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Reporter Natalie Gray discovers how the East has been celebrating The Queen's special day

It has been a day of celebration across the region. Beacons lit, tea parties held and flags waved.

ITV Anglia reporter Natalie Gray was out and about to film the festivities.

Watch her report from the west of the region.

Watch her report from the east of the region.


RAF abroad in fitting tribute to Queen's birthday

The team were flanked by Typhoon FGR4 and Tornado GR4 strike aircraft. Credit: Ministry of Defence.

Military personnel from Norfolk currently stationed at RAF Akrotiri in Cyprus have not let being out of the country stop them from wishing The Queen a happy birthday.

Some of the ground and aircrew at the Cypriot facility are normally based at RAF Marham in Norfolk.

Flanked by various aircraft they created the royal cypher - EIIR, standing for Elizabeth II Regina.

Birthday beacon in Peterborough is first in the region to be lit

A beacon in Peterborough to celebrate The Queen's birthday was the first in the region to be lit earlier today.

The beacon in Peterborough was the first in the region to be lit. Credit: ITV Anglia.

If you want to find out about a ceremony near you visit our page which has a list of some of the events.

Queen wishes others a happy birthday

The Queen has wished a happy birthday to others celebrating their own special day.

However, 90-year-old Eddie Harding from Coggeshall in Essex who is also celebrating the milestone today has gone one step further and invited Her Majesty - if she is short of things to do later - to his party.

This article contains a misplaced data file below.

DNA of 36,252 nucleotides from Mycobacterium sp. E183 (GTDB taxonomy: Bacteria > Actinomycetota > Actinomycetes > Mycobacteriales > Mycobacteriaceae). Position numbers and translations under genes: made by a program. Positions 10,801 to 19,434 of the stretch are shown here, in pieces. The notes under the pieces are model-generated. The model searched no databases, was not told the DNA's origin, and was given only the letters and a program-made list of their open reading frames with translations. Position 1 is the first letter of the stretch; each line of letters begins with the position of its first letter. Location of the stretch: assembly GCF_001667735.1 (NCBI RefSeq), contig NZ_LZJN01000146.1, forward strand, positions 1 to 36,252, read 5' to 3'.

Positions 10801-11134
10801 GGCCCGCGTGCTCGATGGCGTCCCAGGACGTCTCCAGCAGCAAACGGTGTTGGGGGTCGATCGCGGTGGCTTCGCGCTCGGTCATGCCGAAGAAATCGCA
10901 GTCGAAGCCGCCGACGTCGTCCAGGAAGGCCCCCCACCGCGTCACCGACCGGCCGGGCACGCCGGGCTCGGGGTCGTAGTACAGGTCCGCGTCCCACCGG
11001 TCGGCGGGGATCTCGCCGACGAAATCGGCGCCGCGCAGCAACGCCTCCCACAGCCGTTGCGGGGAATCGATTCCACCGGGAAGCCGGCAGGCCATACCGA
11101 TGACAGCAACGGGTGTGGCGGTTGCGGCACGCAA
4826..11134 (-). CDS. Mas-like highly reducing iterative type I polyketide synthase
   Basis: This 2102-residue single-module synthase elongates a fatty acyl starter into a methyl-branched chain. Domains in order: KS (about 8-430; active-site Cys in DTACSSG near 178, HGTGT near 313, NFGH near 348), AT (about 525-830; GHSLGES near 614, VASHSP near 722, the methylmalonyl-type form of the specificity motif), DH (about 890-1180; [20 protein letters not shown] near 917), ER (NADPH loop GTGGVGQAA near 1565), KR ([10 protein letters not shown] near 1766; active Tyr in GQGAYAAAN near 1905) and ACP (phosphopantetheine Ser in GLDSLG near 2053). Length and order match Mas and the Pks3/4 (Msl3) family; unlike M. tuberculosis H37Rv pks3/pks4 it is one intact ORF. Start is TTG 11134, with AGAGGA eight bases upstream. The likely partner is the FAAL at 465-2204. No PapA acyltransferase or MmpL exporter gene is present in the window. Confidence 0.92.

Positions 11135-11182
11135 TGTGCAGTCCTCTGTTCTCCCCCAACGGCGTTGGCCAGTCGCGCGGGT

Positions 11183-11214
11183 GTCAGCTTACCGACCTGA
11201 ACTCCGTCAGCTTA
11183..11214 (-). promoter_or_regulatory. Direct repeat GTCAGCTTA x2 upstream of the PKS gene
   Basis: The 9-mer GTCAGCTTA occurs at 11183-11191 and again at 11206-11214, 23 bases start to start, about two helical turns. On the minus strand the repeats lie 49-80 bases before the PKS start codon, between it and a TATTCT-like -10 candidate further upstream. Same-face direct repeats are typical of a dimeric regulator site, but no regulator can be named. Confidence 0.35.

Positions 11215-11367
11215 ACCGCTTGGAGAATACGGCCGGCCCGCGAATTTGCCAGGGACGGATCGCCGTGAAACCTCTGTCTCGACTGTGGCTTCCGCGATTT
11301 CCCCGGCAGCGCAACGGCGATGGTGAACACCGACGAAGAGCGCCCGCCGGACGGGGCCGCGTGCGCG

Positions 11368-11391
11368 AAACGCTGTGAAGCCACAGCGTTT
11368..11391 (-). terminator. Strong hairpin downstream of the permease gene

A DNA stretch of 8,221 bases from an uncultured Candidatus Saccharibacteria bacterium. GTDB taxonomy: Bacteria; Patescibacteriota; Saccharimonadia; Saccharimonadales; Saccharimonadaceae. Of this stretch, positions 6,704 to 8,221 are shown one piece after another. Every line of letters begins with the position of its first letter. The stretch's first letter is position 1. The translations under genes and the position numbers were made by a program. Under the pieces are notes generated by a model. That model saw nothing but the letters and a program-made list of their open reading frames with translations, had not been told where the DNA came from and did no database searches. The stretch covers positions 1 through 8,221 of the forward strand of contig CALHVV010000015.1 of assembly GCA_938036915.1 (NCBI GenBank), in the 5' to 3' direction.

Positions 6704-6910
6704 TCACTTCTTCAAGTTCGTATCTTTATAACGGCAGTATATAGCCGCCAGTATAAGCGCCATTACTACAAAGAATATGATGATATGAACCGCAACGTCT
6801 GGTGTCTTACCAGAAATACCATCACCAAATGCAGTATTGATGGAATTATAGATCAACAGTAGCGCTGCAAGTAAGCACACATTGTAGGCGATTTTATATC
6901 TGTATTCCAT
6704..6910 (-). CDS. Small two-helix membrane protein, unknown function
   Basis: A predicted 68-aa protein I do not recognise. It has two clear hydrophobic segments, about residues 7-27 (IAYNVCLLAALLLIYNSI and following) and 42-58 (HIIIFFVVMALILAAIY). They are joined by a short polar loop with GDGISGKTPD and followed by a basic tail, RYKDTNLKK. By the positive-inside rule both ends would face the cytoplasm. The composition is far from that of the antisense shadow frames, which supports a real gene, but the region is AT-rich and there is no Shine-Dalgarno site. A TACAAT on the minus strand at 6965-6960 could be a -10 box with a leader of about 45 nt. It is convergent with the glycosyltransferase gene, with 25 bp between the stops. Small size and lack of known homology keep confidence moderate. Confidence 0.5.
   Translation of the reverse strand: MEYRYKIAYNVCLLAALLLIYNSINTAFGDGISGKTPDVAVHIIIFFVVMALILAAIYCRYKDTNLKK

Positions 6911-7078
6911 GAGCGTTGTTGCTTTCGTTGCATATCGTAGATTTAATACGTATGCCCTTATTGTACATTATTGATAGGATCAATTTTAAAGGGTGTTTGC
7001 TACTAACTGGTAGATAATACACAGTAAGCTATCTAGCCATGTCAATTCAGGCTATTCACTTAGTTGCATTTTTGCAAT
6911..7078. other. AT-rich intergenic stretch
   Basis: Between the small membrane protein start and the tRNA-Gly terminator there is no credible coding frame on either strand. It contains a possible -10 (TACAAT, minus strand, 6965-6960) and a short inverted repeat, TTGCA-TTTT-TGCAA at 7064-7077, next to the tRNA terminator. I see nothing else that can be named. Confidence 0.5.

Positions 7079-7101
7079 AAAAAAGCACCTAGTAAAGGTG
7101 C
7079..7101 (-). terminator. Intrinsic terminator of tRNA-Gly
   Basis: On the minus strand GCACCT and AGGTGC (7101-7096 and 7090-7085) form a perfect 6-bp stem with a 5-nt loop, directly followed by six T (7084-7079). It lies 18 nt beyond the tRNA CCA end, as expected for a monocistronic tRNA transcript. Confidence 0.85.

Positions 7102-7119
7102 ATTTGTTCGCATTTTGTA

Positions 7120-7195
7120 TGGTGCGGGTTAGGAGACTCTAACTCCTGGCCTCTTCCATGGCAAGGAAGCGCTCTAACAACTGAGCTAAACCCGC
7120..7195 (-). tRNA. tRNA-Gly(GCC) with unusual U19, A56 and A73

Elusive baby hare caught on camera

Baby hares, called leverets, are incredibly secretive creatures. Credit: Shaun O’Driscoll

A secretive baby hare has been caught on camera in Norfolk.

The leveret was photographed at Welney Wetland Centre by Shaun O’Driscoll, a stockman there.

“This is the first time I have seen a leveret in my three years working as the stockman for WWT Welney. It was a nice surprise to come across the baby hare, which was smaller than a rabbit, but those tell-tale long ears gave away its real identity.

“During the summer months I travel around the wetlands to check the herds of cattle, so I cover this area on a regular basis. Whilst I am used to enjoying great views of the adult hares, the youngsters have a real skill at staying hidden”.

– Shaun O’Driscoll
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